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Weighing Problem Resurected


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#1 Prime

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Posted 23 February 2013 - 02:05 AM

You have a dozen (12) stones weighing a whole number of grams between 1 and 6 each. You can obtain one reference weight of your choosing.

What reference weight can you choose to be able to figure out the individual weights of the 12 stones using a balance device for any possibility that may exist therein?

 

For an encore: what is the maximum weight range of stones (1 to N) that you could solve using 2 reference weights of your choice? Provided you can have as many  stones as you need.

I don't believe, I have solved this one myself. We could make it a community project after the first question is answered.
 

HISTORICAL NOTE:

This problem originated on Brain Den. I constructed it based on Bonanova's problem Weighty  Thoughts: http://brainden.com/...4932--/?p=84107 few years ago.

Back then limited number of people participated. The solution found was for specific numbers in that problem (range 1 to 5) – not general. I'd like to give it another try.


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Past prime, actually.


#2 ThunderCloud

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Posted 23 February 2013 - 02:25 AM

I thought I had this one... but found a flaw in my reasoning. [solution withdrawn] :blush:


Edited by ThunderCloud, 23 February 2013 - 02:33 AM.

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#3 CaptainEd

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Posted 23 February 2013 - 03:27 AM

First part: do we know that all weights between 1-6 are represented in the 12 stones? Or is it possible that we have, say, 12 stones each waiting 6?
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#4 phil1882

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Posted 23 February 2013 - 03:29 AM

Spoiler for

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#5 ThunderCloud

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Posted 23 February 2013 - 03:38 AM

You have a dozen (12) stones weighing a whole number of grams between 1 and 6 each. You can obtain one reference weight of your choosing.

What reference weight can you choose to be able to figure out the individual weights of the 12 stones using a balance device for any possibility that may exist therein?

 

For an encore: what is the maximum weight range of stones (1 to N) that you could solve using 2 reference weights of your choice? Provided you can have as many  stones as you need.

I don't believe, I have solved this one myself. We could make it a community project after the first question is answered.
 

HISTORICAL NOTE:

This problem originated on Brain Den. I constructed it based on Bonanova's problem Weighty  Thoughts: http://brainden.com/...4932--/?p=84107 few years ago.

Back then limited number of people participated. The solution found was for specific numbers in that problem (range 1 to 5) – not general. I'd like to give it another try.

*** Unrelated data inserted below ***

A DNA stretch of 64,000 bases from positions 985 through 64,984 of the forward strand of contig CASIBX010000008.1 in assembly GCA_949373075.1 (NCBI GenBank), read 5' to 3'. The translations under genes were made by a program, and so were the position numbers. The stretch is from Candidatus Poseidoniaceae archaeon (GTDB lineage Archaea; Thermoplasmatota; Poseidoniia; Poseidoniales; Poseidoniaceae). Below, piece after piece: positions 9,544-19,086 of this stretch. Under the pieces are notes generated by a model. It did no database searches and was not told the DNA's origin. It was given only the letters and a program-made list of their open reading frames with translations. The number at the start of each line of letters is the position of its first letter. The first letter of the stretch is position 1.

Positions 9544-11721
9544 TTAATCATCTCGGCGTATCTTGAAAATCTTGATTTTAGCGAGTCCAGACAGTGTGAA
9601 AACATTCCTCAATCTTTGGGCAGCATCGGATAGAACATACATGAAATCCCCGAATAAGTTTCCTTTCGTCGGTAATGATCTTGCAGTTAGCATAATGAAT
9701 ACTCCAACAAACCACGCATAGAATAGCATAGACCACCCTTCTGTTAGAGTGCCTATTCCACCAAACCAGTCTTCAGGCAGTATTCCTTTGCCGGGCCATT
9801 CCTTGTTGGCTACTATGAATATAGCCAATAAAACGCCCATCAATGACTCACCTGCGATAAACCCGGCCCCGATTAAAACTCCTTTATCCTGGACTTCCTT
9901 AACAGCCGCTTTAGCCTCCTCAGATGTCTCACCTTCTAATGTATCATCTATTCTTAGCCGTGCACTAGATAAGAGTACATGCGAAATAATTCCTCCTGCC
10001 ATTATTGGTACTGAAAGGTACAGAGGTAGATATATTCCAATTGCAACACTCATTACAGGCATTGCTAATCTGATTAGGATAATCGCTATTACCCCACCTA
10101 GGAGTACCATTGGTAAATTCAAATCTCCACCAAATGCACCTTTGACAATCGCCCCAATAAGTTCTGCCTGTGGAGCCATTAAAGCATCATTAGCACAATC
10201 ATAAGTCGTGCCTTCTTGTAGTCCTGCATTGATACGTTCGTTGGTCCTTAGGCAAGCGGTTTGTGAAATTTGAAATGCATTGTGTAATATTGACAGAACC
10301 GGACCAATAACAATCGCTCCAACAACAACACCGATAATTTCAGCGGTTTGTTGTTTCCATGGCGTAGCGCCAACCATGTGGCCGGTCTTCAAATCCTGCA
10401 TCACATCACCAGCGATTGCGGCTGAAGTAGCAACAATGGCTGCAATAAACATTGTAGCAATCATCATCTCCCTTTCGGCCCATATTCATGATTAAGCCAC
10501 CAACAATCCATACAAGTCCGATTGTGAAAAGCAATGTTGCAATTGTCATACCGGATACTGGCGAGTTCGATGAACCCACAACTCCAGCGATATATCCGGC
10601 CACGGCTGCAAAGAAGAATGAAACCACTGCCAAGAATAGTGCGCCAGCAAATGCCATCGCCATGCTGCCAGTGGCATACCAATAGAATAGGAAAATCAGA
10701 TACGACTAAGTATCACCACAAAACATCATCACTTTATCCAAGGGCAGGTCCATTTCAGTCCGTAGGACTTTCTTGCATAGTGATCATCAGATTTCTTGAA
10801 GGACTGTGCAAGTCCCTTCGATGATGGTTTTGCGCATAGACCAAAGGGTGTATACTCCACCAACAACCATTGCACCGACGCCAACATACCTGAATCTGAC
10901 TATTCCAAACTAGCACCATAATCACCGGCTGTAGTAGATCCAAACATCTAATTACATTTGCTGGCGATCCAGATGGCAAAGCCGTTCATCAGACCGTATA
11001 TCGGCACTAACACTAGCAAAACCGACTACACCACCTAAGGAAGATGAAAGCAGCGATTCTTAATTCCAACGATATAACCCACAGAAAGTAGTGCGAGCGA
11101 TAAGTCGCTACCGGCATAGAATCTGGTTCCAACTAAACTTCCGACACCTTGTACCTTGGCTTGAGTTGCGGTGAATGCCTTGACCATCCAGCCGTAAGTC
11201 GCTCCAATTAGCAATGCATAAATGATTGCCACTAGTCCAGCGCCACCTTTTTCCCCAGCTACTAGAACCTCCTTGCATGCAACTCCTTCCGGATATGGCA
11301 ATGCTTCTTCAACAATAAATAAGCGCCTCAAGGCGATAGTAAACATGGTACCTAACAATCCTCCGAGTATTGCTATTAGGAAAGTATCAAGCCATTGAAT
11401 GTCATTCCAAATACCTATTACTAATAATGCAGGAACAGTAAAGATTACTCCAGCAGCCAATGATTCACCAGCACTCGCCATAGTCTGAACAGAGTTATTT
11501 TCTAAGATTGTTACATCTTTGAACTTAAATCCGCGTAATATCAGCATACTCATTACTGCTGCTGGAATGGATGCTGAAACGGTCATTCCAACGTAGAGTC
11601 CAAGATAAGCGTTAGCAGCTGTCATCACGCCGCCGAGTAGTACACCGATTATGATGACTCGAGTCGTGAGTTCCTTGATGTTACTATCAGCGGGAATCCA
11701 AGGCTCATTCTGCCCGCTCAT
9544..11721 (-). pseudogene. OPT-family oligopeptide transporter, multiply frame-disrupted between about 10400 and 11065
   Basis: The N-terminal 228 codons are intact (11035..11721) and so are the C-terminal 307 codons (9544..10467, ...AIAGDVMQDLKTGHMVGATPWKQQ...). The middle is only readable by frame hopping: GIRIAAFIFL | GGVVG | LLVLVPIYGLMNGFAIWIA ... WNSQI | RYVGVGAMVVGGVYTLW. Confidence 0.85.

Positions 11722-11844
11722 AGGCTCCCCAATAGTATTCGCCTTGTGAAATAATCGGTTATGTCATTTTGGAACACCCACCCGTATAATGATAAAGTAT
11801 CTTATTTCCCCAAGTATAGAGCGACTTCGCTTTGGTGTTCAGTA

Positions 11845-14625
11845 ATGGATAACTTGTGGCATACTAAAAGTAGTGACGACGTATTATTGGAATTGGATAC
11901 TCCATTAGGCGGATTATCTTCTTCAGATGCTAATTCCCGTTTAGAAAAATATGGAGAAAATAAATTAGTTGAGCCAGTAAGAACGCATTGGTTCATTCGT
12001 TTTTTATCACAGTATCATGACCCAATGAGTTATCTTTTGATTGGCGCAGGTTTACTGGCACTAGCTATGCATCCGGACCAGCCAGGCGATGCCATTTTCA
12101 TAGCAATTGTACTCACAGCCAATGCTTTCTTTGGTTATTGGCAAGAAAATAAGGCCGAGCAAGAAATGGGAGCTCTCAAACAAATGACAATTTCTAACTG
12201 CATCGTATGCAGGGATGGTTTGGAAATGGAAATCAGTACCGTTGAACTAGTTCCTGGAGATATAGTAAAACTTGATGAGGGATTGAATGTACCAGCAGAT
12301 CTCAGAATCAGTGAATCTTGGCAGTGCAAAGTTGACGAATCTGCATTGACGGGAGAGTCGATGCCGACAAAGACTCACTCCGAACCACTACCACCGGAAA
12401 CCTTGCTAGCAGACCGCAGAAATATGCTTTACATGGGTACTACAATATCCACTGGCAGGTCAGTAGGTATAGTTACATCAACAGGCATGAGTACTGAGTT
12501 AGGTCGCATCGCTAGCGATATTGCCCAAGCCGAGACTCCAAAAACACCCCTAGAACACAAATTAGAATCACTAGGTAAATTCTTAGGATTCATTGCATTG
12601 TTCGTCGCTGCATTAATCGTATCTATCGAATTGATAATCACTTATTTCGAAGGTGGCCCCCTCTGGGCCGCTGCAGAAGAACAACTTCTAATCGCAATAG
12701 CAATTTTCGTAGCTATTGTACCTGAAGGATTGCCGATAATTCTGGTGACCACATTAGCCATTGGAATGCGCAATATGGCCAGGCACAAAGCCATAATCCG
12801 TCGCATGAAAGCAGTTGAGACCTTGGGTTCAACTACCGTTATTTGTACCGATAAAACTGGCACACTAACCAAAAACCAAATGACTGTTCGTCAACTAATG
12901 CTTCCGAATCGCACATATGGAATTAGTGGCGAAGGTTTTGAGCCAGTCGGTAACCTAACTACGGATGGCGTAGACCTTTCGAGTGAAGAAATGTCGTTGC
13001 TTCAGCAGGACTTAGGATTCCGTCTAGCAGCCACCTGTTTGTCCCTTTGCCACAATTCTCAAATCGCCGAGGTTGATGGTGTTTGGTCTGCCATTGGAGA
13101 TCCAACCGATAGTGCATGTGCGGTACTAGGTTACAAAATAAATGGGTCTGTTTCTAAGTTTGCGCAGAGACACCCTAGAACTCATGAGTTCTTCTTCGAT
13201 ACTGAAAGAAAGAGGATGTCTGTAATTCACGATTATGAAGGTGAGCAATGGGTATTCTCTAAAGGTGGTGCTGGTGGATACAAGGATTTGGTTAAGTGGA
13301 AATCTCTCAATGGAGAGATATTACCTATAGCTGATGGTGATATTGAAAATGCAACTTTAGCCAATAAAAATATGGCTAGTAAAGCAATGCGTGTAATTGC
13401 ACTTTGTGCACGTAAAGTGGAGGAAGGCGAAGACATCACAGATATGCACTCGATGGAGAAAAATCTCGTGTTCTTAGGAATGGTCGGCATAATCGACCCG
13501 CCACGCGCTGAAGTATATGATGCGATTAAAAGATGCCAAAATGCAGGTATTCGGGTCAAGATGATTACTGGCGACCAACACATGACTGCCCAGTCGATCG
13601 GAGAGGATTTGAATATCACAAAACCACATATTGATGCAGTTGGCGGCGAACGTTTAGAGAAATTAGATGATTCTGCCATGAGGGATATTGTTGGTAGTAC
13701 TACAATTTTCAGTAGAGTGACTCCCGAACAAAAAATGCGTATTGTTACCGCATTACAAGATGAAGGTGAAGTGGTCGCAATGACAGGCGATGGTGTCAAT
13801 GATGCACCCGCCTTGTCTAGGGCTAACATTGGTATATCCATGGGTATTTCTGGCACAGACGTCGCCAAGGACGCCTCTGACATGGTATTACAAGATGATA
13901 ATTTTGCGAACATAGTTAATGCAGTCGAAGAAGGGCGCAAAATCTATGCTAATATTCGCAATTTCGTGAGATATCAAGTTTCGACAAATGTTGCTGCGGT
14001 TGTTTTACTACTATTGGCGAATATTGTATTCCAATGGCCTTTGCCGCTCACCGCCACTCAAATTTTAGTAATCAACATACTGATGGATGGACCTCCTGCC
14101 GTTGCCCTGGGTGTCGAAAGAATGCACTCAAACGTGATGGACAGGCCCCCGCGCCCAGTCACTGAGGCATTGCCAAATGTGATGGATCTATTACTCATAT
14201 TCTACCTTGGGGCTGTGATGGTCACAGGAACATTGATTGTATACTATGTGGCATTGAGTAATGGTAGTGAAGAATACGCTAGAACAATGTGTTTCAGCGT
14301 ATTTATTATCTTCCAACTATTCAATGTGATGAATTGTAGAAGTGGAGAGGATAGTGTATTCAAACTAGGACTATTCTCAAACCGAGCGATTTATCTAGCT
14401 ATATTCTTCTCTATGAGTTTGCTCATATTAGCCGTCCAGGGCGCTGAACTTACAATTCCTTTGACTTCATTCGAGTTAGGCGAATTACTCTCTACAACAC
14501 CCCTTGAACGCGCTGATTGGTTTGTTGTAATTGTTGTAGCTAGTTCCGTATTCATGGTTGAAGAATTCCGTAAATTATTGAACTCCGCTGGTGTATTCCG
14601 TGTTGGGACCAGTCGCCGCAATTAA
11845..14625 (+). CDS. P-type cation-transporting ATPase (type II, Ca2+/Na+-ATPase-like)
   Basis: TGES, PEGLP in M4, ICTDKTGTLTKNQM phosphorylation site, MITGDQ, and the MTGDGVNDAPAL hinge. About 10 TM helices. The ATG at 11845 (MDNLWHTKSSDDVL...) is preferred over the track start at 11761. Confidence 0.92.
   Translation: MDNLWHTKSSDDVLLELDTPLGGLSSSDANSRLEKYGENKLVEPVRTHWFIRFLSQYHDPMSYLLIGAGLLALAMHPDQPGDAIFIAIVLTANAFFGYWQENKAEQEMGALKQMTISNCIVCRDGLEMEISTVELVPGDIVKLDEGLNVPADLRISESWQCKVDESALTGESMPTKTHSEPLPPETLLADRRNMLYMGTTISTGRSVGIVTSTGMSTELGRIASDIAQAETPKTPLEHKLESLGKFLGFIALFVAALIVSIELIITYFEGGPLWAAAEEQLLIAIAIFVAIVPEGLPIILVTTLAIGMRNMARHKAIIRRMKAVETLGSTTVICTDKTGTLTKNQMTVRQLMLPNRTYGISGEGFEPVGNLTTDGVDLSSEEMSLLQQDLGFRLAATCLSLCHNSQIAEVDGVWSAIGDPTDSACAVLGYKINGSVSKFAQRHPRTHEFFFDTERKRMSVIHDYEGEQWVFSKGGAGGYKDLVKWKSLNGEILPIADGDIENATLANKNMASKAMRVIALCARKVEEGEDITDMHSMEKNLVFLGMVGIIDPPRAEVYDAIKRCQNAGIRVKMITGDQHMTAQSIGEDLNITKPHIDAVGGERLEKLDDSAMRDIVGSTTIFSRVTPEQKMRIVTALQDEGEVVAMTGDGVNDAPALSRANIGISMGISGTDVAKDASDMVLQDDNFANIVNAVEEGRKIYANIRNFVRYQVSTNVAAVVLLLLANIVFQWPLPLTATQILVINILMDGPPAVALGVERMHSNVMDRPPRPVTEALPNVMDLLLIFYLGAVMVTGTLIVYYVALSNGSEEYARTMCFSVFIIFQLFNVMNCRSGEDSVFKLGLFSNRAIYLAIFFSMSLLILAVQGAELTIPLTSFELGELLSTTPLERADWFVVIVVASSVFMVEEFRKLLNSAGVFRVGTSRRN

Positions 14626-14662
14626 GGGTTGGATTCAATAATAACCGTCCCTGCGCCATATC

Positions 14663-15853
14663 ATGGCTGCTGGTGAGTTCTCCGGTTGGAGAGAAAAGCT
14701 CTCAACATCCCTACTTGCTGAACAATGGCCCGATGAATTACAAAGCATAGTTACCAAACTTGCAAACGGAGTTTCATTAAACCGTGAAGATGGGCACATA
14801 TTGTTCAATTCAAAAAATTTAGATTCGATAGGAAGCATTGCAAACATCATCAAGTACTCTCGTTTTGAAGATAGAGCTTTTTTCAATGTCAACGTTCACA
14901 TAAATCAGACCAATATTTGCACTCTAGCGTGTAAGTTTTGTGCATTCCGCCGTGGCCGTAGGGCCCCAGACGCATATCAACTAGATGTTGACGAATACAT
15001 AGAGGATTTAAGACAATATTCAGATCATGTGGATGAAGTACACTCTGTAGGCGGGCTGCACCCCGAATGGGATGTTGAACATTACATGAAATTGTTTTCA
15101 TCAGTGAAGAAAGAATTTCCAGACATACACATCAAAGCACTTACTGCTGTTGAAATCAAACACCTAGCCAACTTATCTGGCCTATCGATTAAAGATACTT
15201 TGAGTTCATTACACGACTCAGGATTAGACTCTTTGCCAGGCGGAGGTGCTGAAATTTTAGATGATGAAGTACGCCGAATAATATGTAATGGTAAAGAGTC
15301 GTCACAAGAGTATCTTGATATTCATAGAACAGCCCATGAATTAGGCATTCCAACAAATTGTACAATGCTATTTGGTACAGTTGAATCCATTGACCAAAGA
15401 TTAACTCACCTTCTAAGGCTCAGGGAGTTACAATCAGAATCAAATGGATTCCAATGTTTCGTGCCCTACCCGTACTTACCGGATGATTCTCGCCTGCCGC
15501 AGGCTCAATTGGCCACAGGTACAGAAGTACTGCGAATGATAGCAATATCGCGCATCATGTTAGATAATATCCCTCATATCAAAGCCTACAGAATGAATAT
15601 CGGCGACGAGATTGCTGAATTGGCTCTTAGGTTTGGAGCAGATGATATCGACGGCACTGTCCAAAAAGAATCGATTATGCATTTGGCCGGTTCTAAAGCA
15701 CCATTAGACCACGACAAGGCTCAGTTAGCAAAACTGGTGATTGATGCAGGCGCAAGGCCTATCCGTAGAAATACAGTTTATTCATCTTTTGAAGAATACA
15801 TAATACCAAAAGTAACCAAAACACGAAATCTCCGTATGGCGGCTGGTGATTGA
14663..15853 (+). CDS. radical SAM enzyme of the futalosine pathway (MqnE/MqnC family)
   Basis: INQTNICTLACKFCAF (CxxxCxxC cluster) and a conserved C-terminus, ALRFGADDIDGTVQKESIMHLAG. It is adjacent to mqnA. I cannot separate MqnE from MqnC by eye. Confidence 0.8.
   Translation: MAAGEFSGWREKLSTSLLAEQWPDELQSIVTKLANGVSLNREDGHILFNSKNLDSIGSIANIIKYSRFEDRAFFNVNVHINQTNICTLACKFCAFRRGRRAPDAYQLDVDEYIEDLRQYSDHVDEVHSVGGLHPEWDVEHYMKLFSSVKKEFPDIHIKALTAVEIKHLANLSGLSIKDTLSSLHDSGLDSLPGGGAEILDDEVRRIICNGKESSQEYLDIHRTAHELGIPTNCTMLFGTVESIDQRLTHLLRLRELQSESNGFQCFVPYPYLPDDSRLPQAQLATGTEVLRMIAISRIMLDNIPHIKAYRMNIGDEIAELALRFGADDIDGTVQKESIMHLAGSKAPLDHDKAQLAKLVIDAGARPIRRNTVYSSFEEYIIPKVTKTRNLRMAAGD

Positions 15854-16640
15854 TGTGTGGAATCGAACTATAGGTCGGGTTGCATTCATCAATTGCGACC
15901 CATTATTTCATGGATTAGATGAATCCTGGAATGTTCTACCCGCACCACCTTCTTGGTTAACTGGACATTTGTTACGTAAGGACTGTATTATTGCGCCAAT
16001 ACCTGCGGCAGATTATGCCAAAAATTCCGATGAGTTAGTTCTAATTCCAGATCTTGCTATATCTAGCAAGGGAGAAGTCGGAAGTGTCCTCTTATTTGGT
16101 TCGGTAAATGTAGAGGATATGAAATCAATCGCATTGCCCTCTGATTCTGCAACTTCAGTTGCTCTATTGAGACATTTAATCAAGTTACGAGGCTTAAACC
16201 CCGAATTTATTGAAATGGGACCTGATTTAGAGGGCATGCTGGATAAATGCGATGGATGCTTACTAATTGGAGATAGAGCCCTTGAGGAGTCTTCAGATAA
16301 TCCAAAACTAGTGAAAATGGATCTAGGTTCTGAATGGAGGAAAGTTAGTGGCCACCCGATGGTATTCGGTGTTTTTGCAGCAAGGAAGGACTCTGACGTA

Spoiler for One method, though a bit of a cheat...


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#6 Prime

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Posted 23 February 2013 - 03:45 AM

First part: do we know that all weights between 1-6 are represented in the 12 stones? Or is it possible that we have, say, 12 stones each waiting 6?

There is no guaranty what weights are present/absent in your collection. The only guaranty is that each of the stones weighs a whole number of grams between 1 and 6.

12 stones each weighing 6 grams is one of the variations we must account for.


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Past prime, actually.


#7 CaptainEd

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Posted 23 February 2013 - 04:25 AM

I like T-cloud's cheat. It's not a reference weight, but just a found object that represents a difference. Good outside the box thinking!
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#8 CaptainEd

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Posted 23 February 2013 - 04:32 AM

Part 2: you can have as many stones as you want. Which stones? Reference stones of my two chosen denominations? Or as many unknown stones?
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#9 CaptainEd

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Posted 23 February 2013 - 04:36 AM

Part 2: you can have as many stones as you want. Which stones? Reference stones of my two chosen denominations? Or unknown stones?
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#10 Prime

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Posted 23 February 2013 - 04:42 AM

Part 2: you can have as many stones as you want. Which stones? Reference stones of my two chosen denominations? Or as many unknown stones?

For the part 2, you can have 2 reference weights of your choice, as many stones as you want in the weight range from 1 to N. (Must find the largest N and the 2 reference weights.)

Let's solve the first part first. No tricks, no cheating, no different interpretations of the OP. If there is an ambiguity, I'll clarify it.


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Past prime, actually.





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